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Publication numberUS3133564 A
Publication typeGrant
Publication dateMay 19, 1964
Filing dateNov 10, 1960
Priority dateNov 10, 1960
Publication numberUS 3133564 A, US 3133564A, US-A-3133564, US3133564 A, US3133564A
InventorsWilliam A Hunter
Original AssigneeChrysler Corp
Export CitationBiBTeX, EndNote, RefMan
External Links: USPTO, USPTO Assignment, Espacenet
Anti-spit-back fill pipe
US 3133564 A
Abstract  available in
Images(3)
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Claims  available in
Description  (OCR text may contain errors)

w. A. HUNTER ANTI-SPIT-BACK FILL PIPE May 19, 1964 3 Sheets-Sheetv 1 Fild Nov. 10, 1960 INVENTOR. M7 ,V. flux???- W. A. HUNTER ANTI-SPITBACK FILL PIPE May 19, 1964 3 Sheets-Sheet 2 Filed Nov. 10, 1960 INVENTOR. 14/22 7 2? x5 #217121 May 19, 1964 w. A. HUNTER ANTISPITBACK FILL PIPE Filed Nov. 10, 1960 3 Sheets-Sheet 3 INVENTOR. 7 flzlz zrf United States Patent 3,133,564 ANTI-SPIT-BACK FELL PIPE William A. Hunter, Highland Park, Mich, assignor to Chrysler Corporation, Highland, Mich, a corporation of Delaware Filed Nov. 10, 1960, Ser. No. 68,395 6 Claims. (Cl. 141-286) This invention relates to vented tanks and their fill pipes and particularly to the fill pipes for gasoline fuel tanks for motor vehicles that prevent spit-back.

At the present time with the trend towards low silhouette vehicle body designs there have been problems develop as to where to locate the vehicle fuel tank and the fill pipe therefor. In a number of instances because of the particular body styling and space arrangements, the fill pipe for the fuel tank extends into the top part of the fuel tank at a very shallow angle with respect to the horizontal. This shallow angle arrangement of the tank fill pipe has caused problems as to fuel spit-back and overflow during tank filling operations when the current type of high velocity fuel delivery nozzle is utilized.

Another problem associated with fuel tanks for motor vehicles is the inadequate provision for thermal expansion of the fuel that can cause overflow or spillage and thereby provide an e plosion or fire hazard in addition to untidiness and obnoxious vapors and the like:

It is a primary object of this invention to provide a vented fill pipe assembly that will eliminate spit-back and/ or overflow during a high velocity filling operation and yet permit free venting of the tank and adequate filling thereof before fuel supply cut-01f.

It is another object of this invention to provide a fuel tank and a fill pipe assembly therefore arranged in such a manner that provision is made for adequate thermal expansion of the fuel without causing tank overflow or fuel spillage.

It is still another object of this invention to provide an anti-spit-back tank fill pipe arrangement comprising nested fill and vent pipes with port means in the interiorly located vent conduit to direct the vented fluid flow around the suction port of the fill nozzle fluid supply before the fuel can back up in the tank and fill pipe to such a degree that it will be ejected from the open end of the fill pipe as a spit-back.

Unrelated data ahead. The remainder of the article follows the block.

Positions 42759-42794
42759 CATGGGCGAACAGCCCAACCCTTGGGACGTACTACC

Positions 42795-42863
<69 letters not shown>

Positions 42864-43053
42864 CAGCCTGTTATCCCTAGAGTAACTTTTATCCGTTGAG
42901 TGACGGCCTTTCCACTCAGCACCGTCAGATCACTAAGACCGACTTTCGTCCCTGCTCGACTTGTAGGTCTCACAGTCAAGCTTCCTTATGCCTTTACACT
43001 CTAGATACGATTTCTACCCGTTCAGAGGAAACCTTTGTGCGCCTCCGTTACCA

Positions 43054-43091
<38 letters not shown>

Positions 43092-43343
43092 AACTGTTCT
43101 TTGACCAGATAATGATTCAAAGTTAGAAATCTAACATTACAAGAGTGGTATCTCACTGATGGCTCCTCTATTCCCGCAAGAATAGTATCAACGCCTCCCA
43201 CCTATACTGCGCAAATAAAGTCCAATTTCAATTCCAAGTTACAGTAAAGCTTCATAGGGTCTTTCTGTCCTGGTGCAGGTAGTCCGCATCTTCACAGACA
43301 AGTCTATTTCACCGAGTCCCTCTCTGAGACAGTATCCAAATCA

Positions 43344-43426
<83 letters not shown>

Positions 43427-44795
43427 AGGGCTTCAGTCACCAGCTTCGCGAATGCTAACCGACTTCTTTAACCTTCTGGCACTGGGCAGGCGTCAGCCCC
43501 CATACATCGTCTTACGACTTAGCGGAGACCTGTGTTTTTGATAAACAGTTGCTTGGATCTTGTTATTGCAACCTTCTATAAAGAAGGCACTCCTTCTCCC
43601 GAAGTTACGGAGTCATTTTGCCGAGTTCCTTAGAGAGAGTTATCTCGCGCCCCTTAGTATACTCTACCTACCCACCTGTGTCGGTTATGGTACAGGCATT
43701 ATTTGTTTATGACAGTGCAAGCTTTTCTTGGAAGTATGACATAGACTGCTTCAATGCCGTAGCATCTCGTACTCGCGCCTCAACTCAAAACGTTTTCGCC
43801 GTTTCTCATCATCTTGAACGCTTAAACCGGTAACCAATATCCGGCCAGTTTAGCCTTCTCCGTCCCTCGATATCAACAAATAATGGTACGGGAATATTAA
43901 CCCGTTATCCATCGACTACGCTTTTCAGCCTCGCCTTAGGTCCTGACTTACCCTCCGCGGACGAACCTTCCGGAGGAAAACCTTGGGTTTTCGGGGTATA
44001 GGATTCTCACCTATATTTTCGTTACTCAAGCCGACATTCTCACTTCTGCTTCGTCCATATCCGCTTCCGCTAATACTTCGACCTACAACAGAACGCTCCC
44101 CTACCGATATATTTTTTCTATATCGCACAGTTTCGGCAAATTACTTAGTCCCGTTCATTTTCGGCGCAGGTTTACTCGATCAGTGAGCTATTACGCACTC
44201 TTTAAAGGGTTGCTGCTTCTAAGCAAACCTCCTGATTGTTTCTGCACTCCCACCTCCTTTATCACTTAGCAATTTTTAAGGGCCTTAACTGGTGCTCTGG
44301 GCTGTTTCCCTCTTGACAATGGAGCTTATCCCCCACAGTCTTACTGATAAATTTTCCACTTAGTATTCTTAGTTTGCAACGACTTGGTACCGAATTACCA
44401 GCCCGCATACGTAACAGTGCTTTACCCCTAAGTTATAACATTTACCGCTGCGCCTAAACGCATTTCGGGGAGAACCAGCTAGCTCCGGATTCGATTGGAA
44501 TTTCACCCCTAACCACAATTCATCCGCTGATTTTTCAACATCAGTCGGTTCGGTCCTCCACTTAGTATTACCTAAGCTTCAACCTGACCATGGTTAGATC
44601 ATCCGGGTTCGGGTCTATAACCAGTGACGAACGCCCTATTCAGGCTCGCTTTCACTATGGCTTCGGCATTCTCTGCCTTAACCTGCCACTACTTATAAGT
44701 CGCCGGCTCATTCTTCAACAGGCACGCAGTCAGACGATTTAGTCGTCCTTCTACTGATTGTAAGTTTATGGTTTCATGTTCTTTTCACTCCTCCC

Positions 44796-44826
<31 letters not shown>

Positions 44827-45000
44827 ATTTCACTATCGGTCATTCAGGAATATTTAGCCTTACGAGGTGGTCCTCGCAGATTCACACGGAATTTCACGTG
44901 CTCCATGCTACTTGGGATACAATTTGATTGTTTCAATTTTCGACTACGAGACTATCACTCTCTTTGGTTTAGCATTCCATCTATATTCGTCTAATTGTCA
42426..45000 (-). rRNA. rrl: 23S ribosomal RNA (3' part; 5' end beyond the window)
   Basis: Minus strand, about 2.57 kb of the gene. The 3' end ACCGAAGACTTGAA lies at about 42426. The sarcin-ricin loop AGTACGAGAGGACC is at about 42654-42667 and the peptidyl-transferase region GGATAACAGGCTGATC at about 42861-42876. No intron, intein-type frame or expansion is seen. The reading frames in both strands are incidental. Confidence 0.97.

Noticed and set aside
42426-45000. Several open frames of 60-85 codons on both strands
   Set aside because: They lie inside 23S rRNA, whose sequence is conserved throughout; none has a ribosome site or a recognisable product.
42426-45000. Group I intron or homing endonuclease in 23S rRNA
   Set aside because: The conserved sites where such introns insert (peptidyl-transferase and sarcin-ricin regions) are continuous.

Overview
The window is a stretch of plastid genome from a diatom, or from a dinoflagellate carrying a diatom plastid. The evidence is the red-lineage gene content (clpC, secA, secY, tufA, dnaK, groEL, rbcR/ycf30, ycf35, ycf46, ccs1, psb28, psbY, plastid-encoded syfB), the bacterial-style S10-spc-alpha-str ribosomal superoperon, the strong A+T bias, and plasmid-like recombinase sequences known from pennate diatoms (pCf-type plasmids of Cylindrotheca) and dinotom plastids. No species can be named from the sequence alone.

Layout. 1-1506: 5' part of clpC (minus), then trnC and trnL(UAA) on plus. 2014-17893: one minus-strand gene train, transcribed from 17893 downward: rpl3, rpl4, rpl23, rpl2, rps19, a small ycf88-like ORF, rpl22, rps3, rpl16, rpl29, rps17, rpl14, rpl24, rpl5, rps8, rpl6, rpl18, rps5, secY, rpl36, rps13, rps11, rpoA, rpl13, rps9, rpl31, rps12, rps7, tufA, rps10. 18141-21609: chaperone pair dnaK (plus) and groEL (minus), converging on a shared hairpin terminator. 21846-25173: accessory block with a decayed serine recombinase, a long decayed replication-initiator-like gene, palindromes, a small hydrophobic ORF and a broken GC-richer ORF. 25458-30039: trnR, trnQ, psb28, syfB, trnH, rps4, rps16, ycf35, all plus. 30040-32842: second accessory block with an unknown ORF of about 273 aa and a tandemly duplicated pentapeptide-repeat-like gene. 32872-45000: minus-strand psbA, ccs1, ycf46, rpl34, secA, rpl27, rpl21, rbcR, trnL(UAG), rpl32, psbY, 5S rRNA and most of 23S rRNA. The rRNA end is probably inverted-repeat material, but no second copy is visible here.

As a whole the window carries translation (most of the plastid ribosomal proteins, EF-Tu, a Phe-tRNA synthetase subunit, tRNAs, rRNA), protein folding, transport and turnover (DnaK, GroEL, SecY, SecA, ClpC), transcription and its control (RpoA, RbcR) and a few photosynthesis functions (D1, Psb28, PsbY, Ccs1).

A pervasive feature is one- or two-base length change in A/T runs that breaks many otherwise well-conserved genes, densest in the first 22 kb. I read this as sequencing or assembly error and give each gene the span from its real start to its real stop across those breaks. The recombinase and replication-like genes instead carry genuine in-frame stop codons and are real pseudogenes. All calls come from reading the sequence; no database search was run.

Other objects and advantages of this invention will become readily apparent from a reading of the following description and a consideration of the related drawings wherein:

FIG. 1 is a fragmentary sectional elevational view of a fuel tank and fill pipe assembly therefor that embodies this invention;

FIG. 2 is an end elevational View of the fuel tank fill pipe assembly taken along the line 2-2 of FIG. 1;

FIG. 3 is an enlarged fragmentary sectional elevational view of the fuel tank fill pipe assembly taken along the line 3-3 of FIG. 2;

FIG. 4 is a sectional elevational view of the fuel tank fill pipe assembly taken along the line 4-4 of FIG. 3;

FIG. 5 is a sectional elevational view of the fuel tank fill pipe assembly taken along the line 55 of FIG. 3;

FIG. 6 is a fragmentary sectional'elevational view of a more or less conventional automatic shut-off, high velocity, fuel delivery nozzle inserted in the fill end of a fuel tank fill pipe assembly embodying this invention;

FIG. 7 is a sectional elevational View of a fuel tank fill pipe assembly embodying a modified form of this invention; 1

FIG. 8 is an end elevational view of the FIG. 7 fill pipe assembly taken looking in the direction of the arrows 88;

ice

FIG. 9 is an end elevational view of the FIG. 7 fill pipe assembly taken looking in the direction of the arrows 9-9;

FIG. 10 is a fragmentary sectional elevational View taken looking in the direction of the arrows 1il1il of FIG. 7;

FIG. 11 is a sectional elevational view taken along the line 11-11 of FIG. 7; and

FIG. 12 is another sectional elevational View taken along the line 12-12 of FIG. 7.

FIG. 1 shows a fuel or similar type of fluid container or tank 15 that has a fill pipe assembly 16 connected to the tank interior through an upper side wall portion 17. It will be noted that the location of the fill pipe discharge tube end 18a is spaced below the top Wall 19 of the tank 15 so that a space is available within the tank 15 to accommodate thermal expansion of the tank contained fluid if the fluid supply to the tank through discharge tube 18 is automatically shut off when the fluid level reaches the location of the discharge tube end 18a.